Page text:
Living a Dream: Coffee With the Boys III
He also watches, in his mind’s eye, his graceful classmate Constance Delaney flowing in the grace of her youth.
A tardy disclaimer: Some of the names of people mentioned in this blog have been changed. Partly to protect their innocence, but mostly to keep them from suing me.
A few years ago I got a call from Phil Prince, self appointed scribe for our 1960 graduating high school class. According to Phil, Constance had dropped off the radar and several of her classmates were asking him about her whereabouts.
Phil contacted me because someone had tracked Constance to Scottsdale, AZ before the trail went cold. Although I was intrigued at the prospect of running Constance to ground after all these years, I figured she would eventually get the message and reveal her own self. Unless she had stolen from the Mafia or was escaping a Fatal Attraction of cosmic proportions.
For reasons unbeknownst even to me, this stream of thought surfaced in a recent workout ritual with Dave: the pre-workout coffee walk-around.
Garry: Ok, I gotta confess. I lied to my readers. Dave: You mean our readers. So how did you lie? Garry: It was more like a fib. I just said in the first blog that I never got up the nerve to talk to Constance. Dave: But you did? Garry: Not exactly. Dave: You either did or you didn’t. Garry: Well, it wasn’t so much talking to her as it was an incident. Dave: That you’ve never forgotten, after all these years. Garry: Exactly. I mean there was talking but mostly incidental, you know. Dave: (I did tell you he was pragmatic, right?) You mean accidental? Garry: No, but close enough. Dave: We’re not getting any younger. Garry: Ok, so you know I grew up in a small town. Dave: Ok Garry: So I’m walking down the street one day. By myself. And Constance comes riding up on a horse. Dave: What kind of horse? Garry: What kind of horse? I’m trying to tell you about a girl and you want to know what kind of horse? (Dave is unapologetic) It was a full sized horse, ok? Dave: Ok, so she’s riding a full sized horse and she speaks to you? Garry: Yeah, something like “Hey, Garry.” Dave: And you were speechless. Garry: Now why would you say that? Dave: Because you’ve already said you had a crush on her, and you graduated high school without talking to her. Garry: Ok, I might have stretched that a bit. Dave: I can believe that. Garry: (ignoring the gibe) You remember I told you how pretty she was? Think ‘lithe’. You know, like thin, supple, graceful. Now think long blond hair, pretty face and no makeup. That was her. But that was just how she looked. I had no idea what she felt like. (I can’t prove it but I think Dave is giving me a lascivious look). Constance: Hey, Garry. Can I give you a ride?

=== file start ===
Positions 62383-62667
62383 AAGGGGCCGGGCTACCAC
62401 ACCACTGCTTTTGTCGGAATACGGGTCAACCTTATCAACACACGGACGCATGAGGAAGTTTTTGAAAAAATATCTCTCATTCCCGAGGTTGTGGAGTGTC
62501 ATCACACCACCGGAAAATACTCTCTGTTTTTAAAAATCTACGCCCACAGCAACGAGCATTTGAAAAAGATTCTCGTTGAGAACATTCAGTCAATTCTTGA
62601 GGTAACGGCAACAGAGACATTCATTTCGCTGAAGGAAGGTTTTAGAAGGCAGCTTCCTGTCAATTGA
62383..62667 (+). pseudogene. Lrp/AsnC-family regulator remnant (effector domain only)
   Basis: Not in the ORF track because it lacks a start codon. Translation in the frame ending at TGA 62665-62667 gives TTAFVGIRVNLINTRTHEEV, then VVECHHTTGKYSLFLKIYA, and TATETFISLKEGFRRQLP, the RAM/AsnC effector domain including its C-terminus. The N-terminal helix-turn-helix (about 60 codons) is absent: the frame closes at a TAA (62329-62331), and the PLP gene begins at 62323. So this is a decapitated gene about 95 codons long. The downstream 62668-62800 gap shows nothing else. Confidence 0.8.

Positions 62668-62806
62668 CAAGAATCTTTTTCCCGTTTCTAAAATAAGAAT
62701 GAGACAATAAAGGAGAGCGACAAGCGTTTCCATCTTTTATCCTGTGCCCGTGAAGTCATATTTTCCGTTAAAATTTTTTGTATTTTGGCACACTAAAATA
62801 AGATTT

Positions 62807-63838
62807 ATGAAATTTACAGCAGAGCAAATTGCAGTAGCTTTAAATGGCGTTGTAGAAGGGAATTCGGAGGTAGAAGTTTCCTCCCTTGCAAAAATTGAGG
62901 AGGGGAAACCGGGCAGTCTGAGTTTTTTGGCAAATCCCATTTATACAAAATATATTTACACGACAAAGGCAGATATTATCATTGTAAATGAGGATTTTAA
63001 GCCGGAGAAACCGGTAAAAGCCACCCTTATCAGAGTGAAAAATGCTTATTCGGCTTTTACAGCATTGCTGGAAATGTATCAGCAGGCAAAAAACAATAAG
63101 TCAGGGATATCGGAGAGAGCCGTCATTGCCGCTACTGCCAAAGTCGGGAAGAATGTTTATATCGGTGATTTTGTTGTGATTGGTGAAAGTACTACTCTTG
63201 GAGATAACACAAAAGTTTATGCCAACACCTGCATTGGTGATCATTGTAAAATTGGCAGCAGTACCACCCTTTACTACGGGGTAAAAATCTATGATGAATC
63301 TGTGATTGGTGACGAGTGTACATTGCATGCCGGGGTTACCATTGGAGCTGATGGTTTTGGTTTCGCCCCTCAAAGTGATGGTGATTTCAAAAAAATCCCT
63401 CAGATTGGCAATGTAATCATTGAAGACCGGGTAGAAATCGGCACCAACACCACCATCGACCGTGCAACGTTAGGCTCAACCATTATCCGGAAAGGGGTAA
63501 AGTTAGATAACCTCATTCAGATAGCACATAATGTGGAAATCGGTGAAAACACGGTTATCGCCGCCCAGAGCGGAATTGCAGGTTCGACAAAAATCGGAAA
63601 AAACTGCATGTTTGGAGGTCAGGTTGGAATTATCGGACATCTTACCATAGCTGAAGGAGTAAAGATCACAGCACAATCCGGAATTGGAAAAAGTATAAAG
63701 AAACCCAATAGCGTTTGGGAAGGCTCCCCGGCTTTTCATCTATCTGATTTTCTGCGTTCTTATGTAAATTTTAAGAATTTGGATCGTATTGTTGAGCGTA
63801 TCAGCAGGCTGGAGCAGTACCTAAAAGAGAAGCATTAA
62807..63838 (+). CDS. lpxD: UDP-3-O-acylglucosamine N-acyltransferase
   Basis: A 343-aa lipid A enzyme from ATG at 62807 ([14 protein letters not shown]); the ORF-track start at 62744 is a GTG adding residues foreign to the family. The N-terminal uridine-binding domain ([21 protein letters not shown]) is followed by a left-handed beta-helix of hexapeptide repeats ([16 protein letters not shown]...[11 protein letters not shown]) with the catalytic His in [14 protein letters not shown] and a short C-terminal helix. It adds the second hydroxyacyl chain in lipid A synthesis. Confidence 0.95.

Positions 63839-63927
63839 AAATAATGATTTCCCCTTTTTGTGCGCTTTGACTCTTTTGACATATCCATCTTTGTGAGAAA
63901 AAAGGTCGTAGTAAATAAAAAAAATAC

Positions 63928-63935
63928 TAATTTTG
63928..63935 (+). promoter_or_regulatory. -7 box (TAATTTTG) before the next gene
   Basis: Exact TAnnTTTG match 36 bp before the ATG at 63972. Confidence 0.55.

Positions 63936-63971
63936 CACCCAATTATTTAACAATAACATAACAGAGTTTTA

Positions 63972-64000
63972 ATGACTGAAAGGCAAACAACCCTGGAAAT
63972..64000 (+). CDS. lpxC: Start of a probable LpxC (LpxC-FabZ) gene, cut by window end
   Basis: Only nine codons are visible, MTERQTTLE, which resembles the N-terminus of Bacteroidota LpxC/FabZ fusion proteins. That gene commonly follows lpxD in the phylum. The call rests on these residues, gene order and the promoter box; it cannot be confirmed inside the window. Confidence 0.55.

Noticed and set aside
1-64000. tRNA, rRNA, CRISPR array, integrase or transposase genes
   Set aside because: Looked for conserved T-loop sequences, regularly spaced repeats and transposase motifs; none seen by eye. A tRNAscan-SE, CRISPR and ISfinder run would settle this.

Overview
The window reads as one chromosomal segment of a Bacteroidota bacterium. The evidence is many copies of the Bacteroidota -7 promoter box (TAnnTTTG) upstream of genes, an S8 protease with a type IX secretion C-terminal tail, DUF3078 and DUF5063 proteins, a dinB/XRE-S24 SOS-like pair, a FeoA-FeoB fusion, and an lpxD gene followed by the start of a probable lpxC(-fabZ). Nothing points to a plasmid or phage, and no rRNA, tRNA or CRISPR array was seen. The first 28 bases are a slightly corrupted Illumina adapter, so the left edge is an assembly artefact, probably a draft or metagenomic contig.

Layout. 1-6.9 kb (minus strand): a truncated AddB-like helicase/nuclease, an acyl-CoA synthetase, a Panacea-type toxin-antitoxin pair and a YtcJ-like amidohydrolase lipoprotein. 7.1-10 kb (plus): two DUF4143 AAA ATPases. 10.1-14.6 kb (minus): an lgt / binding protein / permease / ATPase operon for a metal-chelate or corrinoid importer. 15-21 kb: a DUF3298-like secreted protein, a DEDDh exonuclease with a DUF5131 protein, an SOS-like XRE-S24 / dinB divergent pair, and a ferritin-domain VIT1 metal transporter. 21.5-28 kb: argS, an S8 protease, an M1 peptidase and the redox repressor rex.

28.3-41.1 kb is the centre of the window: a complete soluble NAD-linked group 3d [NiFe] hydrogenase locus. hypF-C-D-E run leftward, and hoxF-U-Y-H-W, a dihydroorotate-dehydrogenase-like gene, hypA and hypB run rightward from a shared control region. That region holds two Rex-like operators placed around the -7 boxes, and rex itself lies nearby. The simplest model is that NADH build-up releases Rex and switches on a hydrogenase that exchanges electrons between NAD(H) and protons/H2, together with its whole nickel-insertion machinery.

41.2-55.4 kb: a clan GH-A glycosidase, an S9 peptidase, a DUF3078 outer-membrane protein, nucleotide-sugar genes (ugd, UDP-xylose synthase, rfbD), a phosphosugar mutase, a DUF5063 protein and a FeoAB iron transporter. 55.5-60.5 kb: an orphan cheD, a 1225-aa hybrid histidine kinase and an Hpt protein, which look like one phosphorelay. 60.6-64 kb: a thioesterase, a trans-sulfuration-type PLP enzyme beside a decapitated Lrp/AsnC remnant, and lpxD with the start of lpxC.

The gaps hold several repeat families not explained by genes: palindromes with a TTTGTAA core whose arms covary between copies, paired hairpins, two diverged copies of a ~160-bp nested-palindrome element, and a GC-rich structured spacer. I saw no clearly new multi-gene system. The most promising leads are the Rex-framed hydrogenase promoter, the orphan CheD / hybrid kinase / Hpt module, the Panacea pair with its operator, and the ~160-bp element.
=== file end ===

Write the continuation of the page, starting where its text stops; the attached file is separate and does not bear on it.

Garry: Now, it wasn’t my first time riding double on a horse. I knew you had to hold on to the person in front. But the person in front was never a girl before. And this wasn’t just any girl. This was Constance Delaney. And just what part of her was I supposed to hold onto? Her shoulders. Her waist? She must have felt me squirming when the horse started walking. Constance: You’ll fall off if you don’t hang on.
Garry: I’m telling you, Dave. I don’t know which was more heavenly. Her voice or her waist. I can still feel her blouse sliding over what had to be her perfect skin. I was on tactual overload. It was a toss-up which would explode first, my head or my heart. Dave: That’s a great story, but why do I feel there’s more to it? Garry: No more to the past. But there might be something more in the future. Dave: Well tell me fast. Our warm-up lap is over. Garry: Ok, think about it and get back to me. How would you go about finding a person you haven’t seen in 55 years?
Back to Maverick Coffee, the gift that keeps on giving. Garry: So we’ve been talking about Dan (Pfaff, ALTIS) and his many qualities. You have some pretty interesting qualities yourself. One of them I’ve picked up on, you’re a pretty good trash talker. Is that something you’re aware of? Steve: No, I think I’m just British, man. It’s kind of normal to have fun with your mates in England. And out here everyone thinks it’s hilarious because now everyone just says nice things. Garry: I thought it was refreshing, but I didn’t know whether to mention it or not. Steve: Yeah, we like talking trash a lot. It’s just what we do. Garry: You think its cultural? Steve: I think so, yeah. Because in England, you’d never say anything nice to anybody, but that’s almost being nice, you know? Because I wouldn’t even talk to you here if I didn’t like you. But when it comes to the American culture, it’s a lot more polite, especially here in ALTIS. I think there’s just a lot of respect for each other and that’s the kind of people it attracts. I think that’s the sense, you know. There’s a lot of folks here with really religious backgrounds who have a lot of faith. They want to do the right thing every day. And then you’ve got a clown like me turning up. Swearing and stuff… Dave: You just want to do the right thing every other day. Steve: Yeah, exactly. It’s not like I don’t want to do the right thing. I just want to stir up the pot a little bit.
Please join Steve, Dave and me for a glimpse of the darker side of being a professional track & field athlete.
Also, coming up in Living a Dream
Dave & Garry, Ace Detectives, hot on the trail of Constance Delaney
Steve in competition
Interview with John Godina, Founder and CEO of ALTIS